What are the biggest changes to further development in the PA area over the last 15 years?


The PA amplifiers are all moving towards digital technology. Power amplifiers are becoming increasingly lighter, but are increasingly more powerful. Power consumption is also lower and lower. And even in 100-volt technology there are no longer any heavy transformers today.

“It’s not the case that only digital solutions are getting better. 100-volt technology is also continuing to develop."

Are there any particularly common customer issues or challenges with IP-based audio networks?

M. Krebbing:

That depends on how familiar the user is with IP technology. Many problems arise from the overloading of the network with different data, i.e. from video technology used in parallel to the transmission of larger amounts of data through ERPs. In the area of SIP technology, the main sources of problems are the programming of the microphone stations and the speakers. The installers have to enter IP data and values in the appropriate fields for it to work. With Dante, it's easier because all the devices are immediately visible and configurable in one Dante® controller.

Are there any particularly common misunderstandings or myths regarding audio networks?


There is an opinion that analogue sound is warmer, denser or more melodious. This is very subjective and has little to do with how the sound is transmitted, assuming that all components in the signal chain are of high quality and appropriately configured. Dante's® latency is also overestimated. We're talking about 5 milliseconds or less here, but in the area of commercial audio this is often irrelevant.

Will job profiles in the PA world also change as audio networks become more important?

M. Krebbing:

Definitely. Basic knowledge of IP technology is now fundamental. The interaction between the IT department and the electrical installer is becoming increasingly important. There is also a clear generational difference. You can immediately tell whether a craftsman belongs to a generation that grew up with the Internet and IP technology. There is simply less fear of contact because those customers know what a LAN network is. The younger ones may still need tutoring, but it's a different matter dealing with the Internet. The generation that did not grow up with LAN and IP technology acts very cautiously.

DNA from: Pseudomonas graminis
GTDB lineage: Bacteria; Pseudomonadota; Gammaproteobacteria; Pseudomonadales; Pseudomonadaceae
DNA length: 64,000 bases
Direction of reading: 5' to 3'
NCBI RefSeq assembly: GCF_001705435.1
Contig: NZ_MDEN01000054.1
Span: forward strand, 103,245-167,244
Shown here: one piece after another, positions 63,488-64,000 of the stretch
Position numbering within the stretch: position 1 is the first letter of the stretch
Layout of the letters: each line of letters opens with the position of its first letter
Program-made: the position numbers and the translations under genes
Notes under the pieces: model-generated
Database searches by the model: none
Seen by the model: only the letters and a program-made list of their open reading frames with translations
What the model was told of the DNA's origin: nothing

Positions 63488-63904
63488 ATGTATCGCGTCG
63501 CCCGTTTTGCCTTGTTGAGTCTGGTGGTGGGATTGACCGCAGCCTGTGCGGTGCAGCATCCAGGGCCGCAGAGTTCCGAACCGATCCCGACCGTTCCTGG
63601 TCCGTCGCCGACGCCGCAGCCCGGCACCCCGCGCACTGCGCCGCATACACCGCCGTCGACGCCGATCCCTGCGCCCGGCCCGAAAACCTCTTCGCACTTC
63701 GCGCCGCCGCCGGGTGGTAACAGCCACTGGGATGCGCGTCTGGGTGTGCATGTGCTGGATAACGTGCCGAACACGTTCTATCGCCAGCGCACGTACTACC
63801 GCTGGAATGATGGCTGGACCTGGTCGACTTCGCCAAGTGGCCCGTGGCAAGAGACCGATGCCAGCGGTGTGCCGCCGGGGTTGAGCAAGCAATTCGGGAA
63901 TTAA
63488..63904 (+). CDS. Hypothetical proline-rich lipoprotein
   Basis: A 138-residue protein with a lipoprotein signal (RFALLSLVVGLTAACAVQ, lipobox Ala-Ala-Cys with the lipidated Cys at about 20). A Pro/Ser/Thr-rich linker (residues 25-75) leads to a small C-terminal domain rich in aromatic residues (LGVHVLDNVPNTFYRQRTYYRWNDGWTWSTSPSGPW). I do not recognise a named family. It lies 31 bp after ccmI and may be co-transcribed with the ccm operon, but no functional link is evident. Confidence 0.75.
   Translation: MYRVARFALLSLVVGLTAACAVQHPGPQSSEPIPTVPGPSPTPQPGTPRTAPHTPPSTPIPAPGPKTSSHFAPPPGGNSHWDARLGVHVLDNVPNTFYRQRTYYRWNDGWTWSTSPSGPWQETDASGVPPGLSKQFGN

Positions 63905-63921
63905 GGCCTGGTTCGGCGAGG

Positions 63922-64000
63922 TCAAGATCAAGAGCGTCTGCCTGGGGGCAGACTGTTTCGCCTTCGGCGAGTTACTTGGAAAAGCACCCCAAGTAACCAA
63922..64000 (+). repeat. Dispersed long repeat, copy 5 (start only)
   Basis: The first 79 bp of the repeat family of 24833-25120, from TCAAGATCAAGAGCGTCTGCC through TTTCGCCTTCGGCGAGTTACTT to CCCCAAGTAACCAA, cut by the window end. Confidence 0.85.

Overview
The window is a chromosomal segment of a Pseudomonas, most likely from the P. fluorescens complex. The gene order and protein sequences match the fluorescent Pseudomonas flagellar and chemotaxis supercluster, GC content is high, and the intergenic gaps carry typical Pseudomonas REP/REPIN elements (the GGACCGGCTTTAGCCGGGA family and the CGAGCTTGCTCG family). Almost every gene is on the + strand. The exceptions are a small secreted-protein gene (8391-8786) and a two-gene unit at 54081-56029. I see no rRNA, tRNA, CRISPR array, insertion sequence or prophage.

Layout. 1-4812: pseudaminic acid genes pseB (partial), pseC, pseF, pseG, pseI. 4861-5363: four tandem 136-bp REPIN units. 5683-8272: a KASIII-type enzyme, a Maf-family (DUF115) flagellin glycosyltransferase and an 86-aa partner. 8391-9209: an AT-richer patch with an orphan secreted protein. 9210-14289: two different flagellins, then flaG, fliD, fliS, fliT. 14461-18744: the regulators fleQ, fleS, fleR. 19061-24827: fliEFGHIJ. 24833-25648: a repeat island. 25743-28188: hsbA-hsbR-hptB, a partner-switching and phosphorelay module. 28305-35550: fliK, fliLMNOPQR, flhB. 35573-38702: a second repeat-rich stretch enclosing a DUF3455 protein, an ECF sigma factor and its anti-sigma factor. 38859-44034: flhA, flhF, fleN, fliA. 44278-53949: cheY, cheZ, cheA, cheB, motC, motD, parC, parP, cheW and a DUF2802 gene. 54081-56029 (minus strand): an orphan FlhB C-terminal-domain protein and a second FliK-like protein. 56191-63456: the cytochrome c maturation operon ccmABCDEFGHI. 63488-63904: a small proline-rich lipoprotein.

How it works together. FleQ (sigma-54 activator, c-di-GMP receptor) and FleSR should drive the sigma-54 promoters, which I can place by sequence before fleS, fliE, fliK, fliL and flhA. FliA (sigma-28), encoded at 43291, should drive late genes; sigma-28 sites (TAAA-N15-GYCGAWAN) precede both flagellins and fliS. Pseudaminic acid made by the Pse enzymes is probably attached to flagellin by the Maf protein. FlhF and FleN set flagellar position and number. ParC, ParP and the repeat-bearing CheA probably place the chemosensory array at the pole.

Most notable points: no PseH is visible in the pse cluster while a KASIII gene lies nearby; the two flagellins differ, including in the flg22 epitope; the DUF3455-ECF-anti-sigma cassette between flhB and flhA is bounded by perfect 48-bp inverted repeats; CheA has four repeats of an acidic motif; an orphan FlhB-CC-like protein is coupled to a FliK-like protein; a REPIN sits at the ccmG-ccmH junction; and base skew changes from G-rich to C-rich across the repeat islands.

Are expectations of good sound in the commercial audio sector also increasing? Or are we getting used to background music of poor quality?


It depends on which building we are talking about. Users certainly expect the PA application in a golf club to be of higher quality than in a supermarket, where speech intelligibility is important. Today, good inexpensive full range speakers produce good sound. There has also been a clear development here in recent years.

To wrap up, how do you see the future of the industry in the next few years?

M. Krebbing:

That depends a lot on how the Covid-19 pandemic continues, naturally. You must know that many dealers and service providers notice when there is greater or less investment in the public sector. At the moment, we have the digital pact school, but there will certainly be more savings in the next few years. And if investments in public institutions decline, this will certainly also affect the PA industry.

Image source header graphic: © thodonal – Adobe Stock

Want to learn more about PA technology? Then browse through our magazine.

MONACOR INTERNATIONAL offers a high quality and perfectly adapts products to their target groups. Look on our respective brand website to find out what our product brands got in store for you.